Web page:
His team is developing a tool with a new type of chemical amplification-based diagnostic that detects DNA or RNA sequences with an output coupled directly to commercial off-the-shelf glucose meters. “Tens of millions of low-cost and easy-to-use glucometers are already used by diabetics for daily blood sugar monitoring,” he said. “The coupling of novel chemical amplification-based detection with a straightforward glucometer output will help us deliver a new solution for pathogen detection in resource-constrained settings.”
Detecting Unconscious Bias Training in Artificial Intelligence
One of the fundamental barriers limiting the success of machine-learning algorithms is their inability to adjust to unforeseen changes in the data they need to process. Susama Agarwala, a theoretical mathematician in REDD, will use tools from differential geometry to understand and predict when certain types of machine-learning algorithms will fail to generalize appropriately on the real-world data. She is working with Chikako Mese from the School of Arts and Sciences.
In addition to the three APL-led projects, Laboratory researchers will be supporting four other 2020 Discovery grants funded during this cycle.
- “Developing Novel Methods to Extract Vital Signs to Enhance Remote Medical Monitoring through Virtual Vital Sign Abstraction and Health Status Prediction,” led by Edward Chen from the School of Medicine and including Panagis Galiatsatos from the School of Medicine as well as APL staff members Anissa Elayadi, Jason Spitaletta, Marianne Engel and Melanie Lockhart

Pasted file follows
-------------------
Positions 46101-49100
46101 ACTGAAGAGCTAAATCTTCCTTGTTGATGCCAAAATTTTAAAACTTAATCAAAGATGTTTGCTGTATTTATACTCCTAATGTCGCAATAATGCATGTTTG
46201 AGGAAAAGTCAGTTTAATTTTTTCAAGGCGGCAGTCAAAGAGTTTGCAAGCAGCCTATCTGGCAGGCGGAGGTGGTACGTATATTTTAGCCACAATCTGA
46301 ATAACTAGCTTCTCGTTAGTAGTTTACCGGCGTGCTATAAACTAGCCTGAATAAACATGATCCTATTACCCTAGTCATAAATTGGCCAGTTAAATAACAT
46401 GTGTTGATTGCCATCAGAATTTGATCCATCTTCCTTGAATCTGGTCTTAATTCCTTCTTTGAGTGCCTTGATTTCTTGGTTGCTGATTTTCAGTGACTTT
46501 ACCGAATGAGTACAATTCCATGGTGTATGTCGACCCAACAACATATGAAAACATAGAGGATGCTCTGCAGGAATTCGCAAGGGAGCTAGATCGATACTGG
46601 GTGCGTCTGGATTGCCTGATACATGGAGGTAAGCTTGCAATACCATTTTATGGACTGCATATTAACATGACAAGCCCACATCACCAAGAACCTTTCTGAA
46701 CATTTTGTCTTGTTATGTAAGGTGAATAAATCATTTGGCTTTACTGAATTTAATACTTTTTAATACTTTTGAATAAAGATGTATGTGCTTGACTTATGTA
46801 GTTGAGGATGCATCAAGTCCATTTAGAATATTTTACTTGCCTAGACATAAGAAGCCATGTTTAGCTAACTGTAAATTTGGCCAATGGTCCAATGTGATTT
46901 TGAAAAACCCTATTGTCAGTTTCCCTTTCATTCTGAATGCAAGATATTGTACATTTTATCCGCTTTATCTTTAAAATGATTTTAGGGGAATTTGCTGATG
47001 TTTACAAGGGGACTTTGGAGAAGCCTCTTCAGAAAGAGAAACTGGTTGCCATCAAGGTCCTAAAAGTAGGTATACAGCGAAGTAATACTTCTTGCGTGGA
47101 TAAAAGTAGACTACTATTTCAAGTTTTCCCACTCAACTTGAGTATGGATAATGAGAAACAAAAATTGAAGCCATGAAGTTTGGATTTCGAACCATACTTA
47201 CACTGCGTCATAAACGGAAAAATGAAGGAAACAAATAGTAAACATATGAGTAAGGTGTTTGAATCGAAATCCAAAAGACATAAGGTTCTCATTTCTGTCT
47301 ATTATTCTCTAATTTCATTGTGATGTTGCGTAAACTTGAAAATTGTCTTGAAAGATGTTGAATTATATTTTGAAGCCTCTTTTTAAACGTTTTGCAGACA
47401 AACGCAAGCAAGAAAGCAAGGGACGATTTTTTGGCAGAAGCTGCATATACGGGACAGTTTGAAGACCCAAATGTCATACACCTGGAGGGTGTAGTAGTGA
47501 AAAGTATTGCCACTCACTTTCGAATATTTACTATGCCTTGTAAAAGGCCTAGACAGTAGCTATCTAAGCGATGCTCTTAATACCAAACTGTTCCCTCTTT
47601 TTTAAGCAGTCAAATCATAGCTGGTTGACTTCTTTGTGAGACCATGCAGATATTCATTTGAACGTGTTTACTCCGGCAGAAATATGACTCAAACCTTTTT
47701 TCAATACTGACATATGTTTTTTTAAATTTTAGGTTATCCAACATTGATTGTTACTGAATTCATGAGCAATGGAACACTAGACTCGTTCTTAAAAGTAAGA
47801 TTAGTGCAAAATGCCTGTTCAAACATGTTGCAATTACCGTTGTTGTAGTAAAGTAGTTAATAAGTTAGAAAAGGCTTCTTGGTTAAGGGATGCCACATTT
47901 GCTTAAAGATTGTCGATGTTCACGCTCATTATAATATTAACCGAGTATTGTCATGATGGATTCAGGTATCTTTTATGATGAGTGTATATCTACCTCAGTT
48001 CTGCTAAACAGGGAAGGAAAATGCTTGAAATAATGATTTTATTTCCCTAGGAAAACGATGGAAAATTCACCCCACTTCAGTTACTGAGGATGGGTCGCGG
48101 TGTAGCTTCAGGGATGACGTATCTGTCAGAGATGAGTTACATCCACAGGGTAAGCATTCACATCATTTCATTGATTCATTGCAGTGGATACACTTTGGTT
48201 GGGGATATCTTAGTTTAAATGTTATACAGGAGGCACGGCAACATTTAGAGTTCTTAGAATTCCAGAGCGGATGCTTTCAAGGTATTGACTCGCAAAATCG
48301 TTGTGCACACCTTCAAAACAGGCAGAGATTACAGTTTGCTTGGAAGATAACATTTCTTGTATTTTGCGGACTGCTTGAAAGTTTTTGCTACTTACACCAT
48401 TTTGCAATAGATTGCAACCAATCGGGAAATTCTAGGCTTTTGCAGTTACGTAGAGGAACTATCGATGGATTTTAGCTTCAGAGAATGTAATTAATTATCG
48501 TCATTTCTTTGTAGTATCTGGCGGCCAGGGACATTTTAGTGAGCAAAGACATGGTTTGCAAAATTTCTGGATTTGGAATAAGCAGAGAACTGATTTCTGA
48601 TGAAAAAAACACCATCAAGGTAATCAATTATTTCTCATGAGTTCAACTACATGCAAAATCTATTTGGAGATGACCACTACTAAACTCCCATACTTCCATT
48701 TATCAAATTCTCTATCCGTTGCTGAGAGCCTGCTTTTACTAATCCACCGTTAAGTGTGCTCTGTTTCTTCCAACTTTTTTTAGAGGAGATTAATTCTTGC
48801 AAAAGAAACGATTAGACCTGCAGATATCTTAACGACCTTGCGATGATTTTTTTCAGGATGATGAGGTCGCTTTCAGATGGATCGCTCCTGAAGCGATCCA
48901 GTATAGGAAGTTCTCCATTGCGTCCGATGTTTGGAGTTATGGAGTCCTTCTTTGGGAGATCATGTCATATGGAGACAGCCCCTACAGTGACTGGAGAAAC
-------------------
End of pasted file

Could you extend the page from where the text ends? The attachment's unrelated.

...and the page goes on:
- “Harnessing Peripheral Nerve Signals From Muscle with a Wireless, Implantable Device for Intuitive Prosthesis Control,” led by Sami Tuffaha from the School of Medicine and including Nitish Thakor from the School of Engineering, Gabriela Cantarero from the School of Medicine and Luke Osborn from APL
- “Non-invasive Low-Intensity Focused Ultrasound (LIFU) Stimulation to Recover Adult Brain Plasticity,” led by Hey-Kyoung Lee from the School of Medicine and including Grace Hwang from APL (temporarily on leave as a program director at the National Science Foundation)
- “Preventing Opioid Abuse in Chronic Pancreatitis through Local, Sustained Bupivacaine Delivery From Stents,” led by Jay Pasricha from the School of Medicine and including Christopher Stiles from APL and Kunal Parikh from the School of Engineering
“As the past year has shown, the urgent challenges we face as a society require not just daring new approaches but also cross-cutting, multidisciplinary collaborations,” said Ron Daniels, president of Johns Hopkins University in an announcement about the 2020 winners. “This year’s proposals — in number and caliber — demonstrate the extraordinary spirit of innovation and partnership intrinsic to our university. These awards will empower our faculty to work in concert together across our community in pursuit of groundbreaking research and new fields of study.”
The Applied Physics Laboratory, a not-for-profit division of The Johns Hopkins University, meets critical national challenges through the innovative application of science and technology. For more information, visit www.jhuapl.edu.